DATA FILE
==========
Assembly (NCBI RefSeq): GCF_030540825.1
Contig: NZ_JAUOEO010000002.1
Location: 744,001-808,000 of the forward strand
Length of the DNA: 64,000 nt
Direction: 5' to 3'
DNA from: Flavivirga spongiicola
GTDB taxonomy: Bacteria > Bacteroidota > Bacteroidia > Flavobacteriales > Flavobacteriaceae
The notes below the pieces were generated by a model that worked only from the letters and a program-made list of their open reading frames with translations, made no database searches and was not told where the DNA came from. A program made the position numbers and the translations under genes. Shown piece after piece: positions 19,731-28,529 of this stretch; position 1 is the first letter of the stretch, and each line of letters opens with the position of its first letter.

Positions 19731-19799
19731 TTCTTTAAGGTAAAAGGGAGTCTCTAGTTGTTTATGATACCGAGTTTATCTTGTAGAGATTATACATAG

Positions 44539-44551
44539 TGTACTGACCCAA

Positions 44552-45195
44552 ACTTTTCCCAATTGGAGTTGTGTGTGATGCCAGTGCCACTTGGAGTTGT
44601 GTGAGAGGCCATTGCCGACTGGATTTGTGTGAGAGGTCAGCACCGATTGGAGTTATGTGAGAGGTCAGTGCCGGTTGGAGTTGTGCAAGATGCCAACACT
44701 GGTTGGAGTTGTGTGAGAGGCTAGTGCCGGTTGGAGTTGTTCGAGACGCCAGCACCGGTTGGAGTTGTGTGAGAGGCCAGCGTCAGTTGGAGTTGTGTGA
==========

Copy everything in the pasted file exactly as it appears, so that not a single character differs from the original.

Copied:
Assembly (NCBI RefSeq): GCF_030540825.1
Contig: NZ_JAUOEO010000002.1
Location: 744,001-808,000 of the forward strand
Length of the DNA: 64,000 nt
Direction: 5' to 3'
DNA from: Flavivirga spongiicola
GTDB taxonomy: Bacteria > Bacteroidota > Bacteroidia > Flavobacteriales > Flavobacteriaceae
The notes below the pieces were generated by a model that worked only from the letters and a program-made list of their open reading frames with translations, made no database searches and was not told where the DNA came from. A program made the position numbers and the translations under genes. Shown piece after piece: positions 19,731-28,529 of this stretch; position 1 is the first letter of the stretch, and each line of letters opens with the position of its first letter.

Positions 19731-19799
19731 TTCTTTAAGGTAAAAGGGAGTCTCTAGTTGTTTATGATACCGAGTTTATCTTGTAGAGATTATACATAG

Positions 44539-44551
44539 TGTACTGACCCAA

Positions 44552-45195
44552 ACTTTTCCCAATTGGAGTTGTGTGTGATGCCAGTGCCACTTGGAGTTGT
44601 GTGAGAGGCCATTGCCGACTGGATTTGTGTGAGAGGTCAGCACCGATTGGAGTTATGTGAGAGGTCAGTGCCGGTTGGAGTTGTGCAAGATGCCAACACT
44701 GGTTGGAGTTGTGTGAGAGGCTAGTGCCGGTTGGAGTTGTTCGAGACGCCAGCACCGGTTGGAGTTGTGTGAGAGGCCAGCGTCAGTTGGAGTTGTGTGA